Sure, we could put Superman in some other situation where he couldn’t or didn’t need to fly, but why would you? No one, and I mean NO ONE wants to play a de-powered Superman. It’s the laziest, most obvious treatment of the character, and it has never worked in the past. And if you kept Superman in a type of game in which flying around everywhere or going from place to place faster than sound was somehow restricted, disincentivised, or just plain not useful, players will be either mad at Superman for being unable or unwilling to use some of his most famous and attractive attributes, or at the developers for the exact same reasons.

    And making an open-world game fit for Superman sounds really, really expensive. This is a character who can fly around the Earth in minutes or seconds, depending on how froggy he’s feeling that morning; what’s a game the size of Arkham City to a character like that? Is any studio in the world willing or prepared to make a game the size of GTA V or FUEL for the sake of a character that, despite their fame, has never starred in a decent game?

    Come to think of it, at least a couple of the better superhero games were about heroes who had methods of transport that were naturally systemized; Batman can’t fly, but he can glide, and he has ninja agility and all those wonderful toys, so simply moving around the gameworld as Batman offers a lot of fun and useful options indoors and out. Spiderman has web-slinging, and Spiderman 2 (the game, that is) got web-slinging so right it’s still remembered as one of the best of its ilk.

    Actually, I think a game about Green Lantern might have a good shot. Not to knock the character, but I don’t know too much about GL and I think a lot of other gamers might be in the same boat. While I still think a de-powered Superman would repel many gamers, I don’t think the same holds true for Green Lantern. Therefore, a game about the character just finding the ring and learning their powers as they go might be for the best, for the sake of introducing the character and his power set. And speaking of his power set, here are the two things I know about Green Lantern: he’s basically a space cop defending Earth from any weird space shit that happens along, meaning the game could plausibly be about anything; and the power of the ring is limited by the wearer’s ability to make use of it, meaning the character’s in-game abilities could plausibly be used for whatever the designers wanted. And while in a different world, the game might be unwilling to kick off focusing on any threat besides Parallax or Sinestro- which, though I could be totally wrong, I think are some of GL’s most famous nemeses- the movie focused on Parallax, I think (not like I saw that garbage!), and with how famous a turd the movie was, it might actually be a safer bet to branch out and try something more off the wall, at least for the first outing for the character.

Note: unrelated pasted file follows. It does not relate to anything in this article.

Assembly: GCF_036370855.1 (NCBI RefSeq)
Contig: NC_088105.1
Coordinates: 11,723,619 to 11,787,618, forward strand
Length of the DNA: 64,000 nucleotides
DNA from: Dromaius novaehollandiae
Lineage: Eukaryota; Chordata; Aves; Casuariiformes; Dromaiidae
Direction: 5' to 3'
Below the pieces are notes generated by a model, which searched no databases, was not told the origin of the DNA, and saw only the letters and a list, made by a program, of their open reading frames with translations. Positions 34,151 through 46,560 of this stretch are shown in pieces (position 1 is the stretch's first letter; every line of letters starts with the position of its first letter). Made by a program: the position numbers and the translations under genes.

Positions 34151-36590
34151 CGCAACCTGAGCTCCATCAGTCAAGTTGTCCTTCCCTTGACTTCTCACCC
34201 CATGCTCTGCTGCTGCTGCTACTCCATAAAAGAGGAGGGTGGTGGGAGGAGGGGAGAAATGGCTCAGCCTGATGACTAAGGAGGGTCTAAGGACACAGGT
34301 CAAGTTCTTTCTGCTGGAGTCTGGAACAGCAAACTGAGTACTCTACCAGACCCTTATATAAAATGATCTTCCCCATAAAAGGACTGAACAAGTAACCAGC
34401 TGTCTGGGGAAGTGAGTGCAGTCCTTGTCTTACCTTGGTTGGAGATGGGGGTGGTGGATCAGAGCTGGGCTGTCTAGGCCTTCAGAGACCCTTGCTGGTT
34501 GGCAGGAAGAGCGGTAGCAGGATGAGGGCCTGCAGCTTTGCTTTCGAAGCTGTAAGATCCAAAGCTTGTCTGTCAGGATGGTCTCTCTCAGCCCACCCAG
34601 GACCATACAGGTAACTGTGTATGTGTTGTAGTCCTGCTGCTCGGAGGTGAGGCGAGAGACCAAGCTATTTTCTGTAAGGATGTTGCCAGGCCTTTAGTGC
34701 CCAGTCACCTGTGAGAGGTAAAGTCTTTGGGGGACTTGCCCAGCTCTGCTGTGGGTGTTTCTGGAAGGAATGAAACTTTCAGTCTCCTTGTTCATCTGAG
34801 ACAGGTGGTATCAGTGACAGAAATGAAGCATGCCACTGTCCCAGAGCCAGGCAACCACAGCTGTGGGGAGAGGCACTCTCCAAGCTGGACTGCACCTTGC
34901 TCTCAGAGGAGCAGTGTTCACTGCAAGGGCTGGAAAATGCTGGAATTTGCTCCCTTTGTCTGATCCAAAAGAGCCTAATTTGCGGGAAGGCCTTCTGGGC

And while Green Lantern can fly, if the character is still learning the ropes that could always be reserved as a late-game power, and one limited by some sort of “energy” resource; hey, if it takes concentration or mana or whatever to use the ring, then simply balance flying around everywhere against getting to use your stronger utility or combat ring powers, right?

    Could be interesting.

  25. Blue Spider says:

    It turns out that Arkham Origins is not part of the series.